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Plastic or metal

Having and using the right tools in the kitchen can make the difference between an “ok meal” and a finger-licking good one that will remain memorable. In this age of extreme discoveries and innovations, when your average cooking store carries at last four versions of every tool and thousands more are available on the Internet, it’s not easy to choose the right tool for your daily cooking.

Kitchen Utensils

Kitchen Utensils

One confusing aspect is trying to decide between plastic, metal and wood, as all of them are available to buy in all shapes and forms. Don’t worry. With the right information, you too can pick the perfect tool for your cooking. Why wood? Ask most people why they choose wooden utensils over plastic ones and they will simply tell you “Because it’s better!”. They are not wrong, of course, but the question remains, why is wood better than plastic or even metal? One of the first reasons is that it looks better. Wooden spoons, spatulas and even chopping boards look way much better than colorful plastic ones. They even look good when you’re not using them, stored in a nice utensil jar on the counter or displayed nicely on the wall. The wooden serving boards or trays are something that you won’t see in every home and having at last one set to use when entertaining guests will guarantee you a good impression in front of anyone. Another reason is that other materials, like metal, can change the taste of acidic foods like tomato sauce – this will never happen when using wooden utensils, so you can forget about that metallic taste that some of the metal spoons leave. Wooden utensils don’t conduct heat, so even if you leave them in the pot they won’t melt or get too hot to handle. They’re incredibly durable and, well, they just feel good in your hand. Holding a metal spoon can be uncomfortable to grip, while hard edges can damage delicate ingredients. The wooden spoon or spatula handle is gently rounded and feels nice in your hand. And you just feel comfortable when using it. Wood is always a good choice when you’re working with hot foods that require frequent stirring, such as risottos, some soups and candy. In fact, even the world’s best-known chefs with Michelin stars recommend wooden spoons when working with candy syrups, as they help distribute heat evenly. Wood is also a good choice when working with delicate copper cookware or nonstick cookware, as it won’t scratch the surface. They also won’t scratch your cast iron or stainless steel pots, and as opposed to metal utensils, they are nice and quiet to use. Plastic utensils, as previously stated, can melt if they come into contact with burner elements, such as the sides of pots or hot syrups.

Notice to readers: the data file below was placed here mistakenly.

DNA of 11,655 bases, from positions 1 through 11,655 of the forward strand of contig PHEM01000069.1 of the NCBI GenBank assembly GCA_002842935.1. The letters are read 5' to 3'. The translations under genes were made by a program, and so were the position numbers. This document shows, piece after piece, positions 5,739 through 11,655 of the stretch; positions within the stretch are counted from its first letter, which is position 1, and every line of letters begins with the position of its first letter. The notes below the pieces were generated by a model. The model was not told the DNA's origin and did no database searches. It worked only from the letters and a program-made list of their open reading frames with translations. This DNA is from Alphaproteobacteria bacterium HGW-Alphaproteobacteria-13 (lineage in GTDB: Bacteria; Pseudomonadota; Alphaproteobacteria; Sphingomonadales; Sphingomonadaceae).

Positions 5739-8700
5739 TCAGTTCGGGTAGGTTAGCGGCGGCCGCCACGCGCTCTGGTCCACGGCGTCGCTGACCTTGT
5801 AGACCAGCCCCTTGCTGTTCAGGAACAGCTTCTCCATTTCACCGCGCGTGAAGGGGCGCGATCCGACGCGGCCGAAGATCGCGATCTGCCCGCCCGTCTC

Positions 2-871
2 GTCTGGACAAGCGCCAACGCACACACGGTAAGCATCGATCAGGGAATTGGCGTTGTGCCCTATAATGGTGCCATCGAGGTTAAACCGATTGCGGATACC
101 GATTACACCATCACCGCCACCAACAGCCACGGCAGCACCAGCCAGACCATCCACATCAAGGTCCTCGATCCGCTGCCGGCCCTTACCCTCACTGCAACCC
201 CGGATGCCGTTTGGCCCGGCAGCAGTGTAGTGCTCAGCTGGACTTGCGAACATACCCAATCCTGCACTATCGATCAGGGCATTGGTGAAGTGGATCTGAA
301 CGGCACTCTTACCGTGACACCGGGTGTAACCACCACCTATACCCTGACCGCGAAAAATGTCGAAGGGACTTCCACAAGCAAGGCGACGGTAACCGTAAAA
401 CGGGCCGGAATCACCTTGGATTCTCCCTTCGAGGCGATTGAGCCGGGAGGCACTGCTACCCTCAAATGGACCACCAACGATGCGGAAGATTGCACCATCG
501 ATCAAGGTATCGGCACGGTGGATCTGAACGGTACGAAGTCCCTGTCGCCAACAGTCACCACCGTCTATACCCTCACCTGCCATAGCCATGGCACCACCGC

Serving Trays

Serving Trays

 

Another issue with them is bisphenol A, or BPA, a chemical found in some plastics that may hinder development in infants and children. So I’m asking, why risk it? Some people complain that wood retains the flavor of pungent foods, and they are not wrong. It can, but there’s an easy fix for this: Keep one spoon for savory dishes and one for sweets. Do this for wooden cutting boards, too, and your favorite apple pie will never taste like garlic or onions again. Another, I would say, highly exaggerated wooden-utensil concern is that they are flammable. Well, so are a lot of things hanging around your kitchen. You shouldn’t leave a spoon or a spatula or any other wooden utensil anywhere that it can catch on fire. If you do this with metal, it will burn you, and if you do it with plastic, it will melt and probably destroy your cooker in the process. Best bet: Keep your spoons—and most other things—away from fire. While all of these facts already tip the scale in favor of wooden utensils, there is also an emotional reason to use them, which comes from the comforting, familiar way wood feels in your hand—not cold and severe like stainless steel, or characterless and dull like plastic. Wood retains memories in a way that metal and plastic cannot. It shows signs of use, gathering scars like a soldier in a battle. It changes color and texture, wears and ages, even changes shape. If I look at one of my wooden spoons I can see a dent from that Christmas dinner two years ago or a red spot from my last summer strawberry pie… it was there, watching how my cooking evolves and perfects. So, even if having the right wooden utensils won’t transform you into an excellent cook over night, at least you’ll know that you’re heading in the right direction.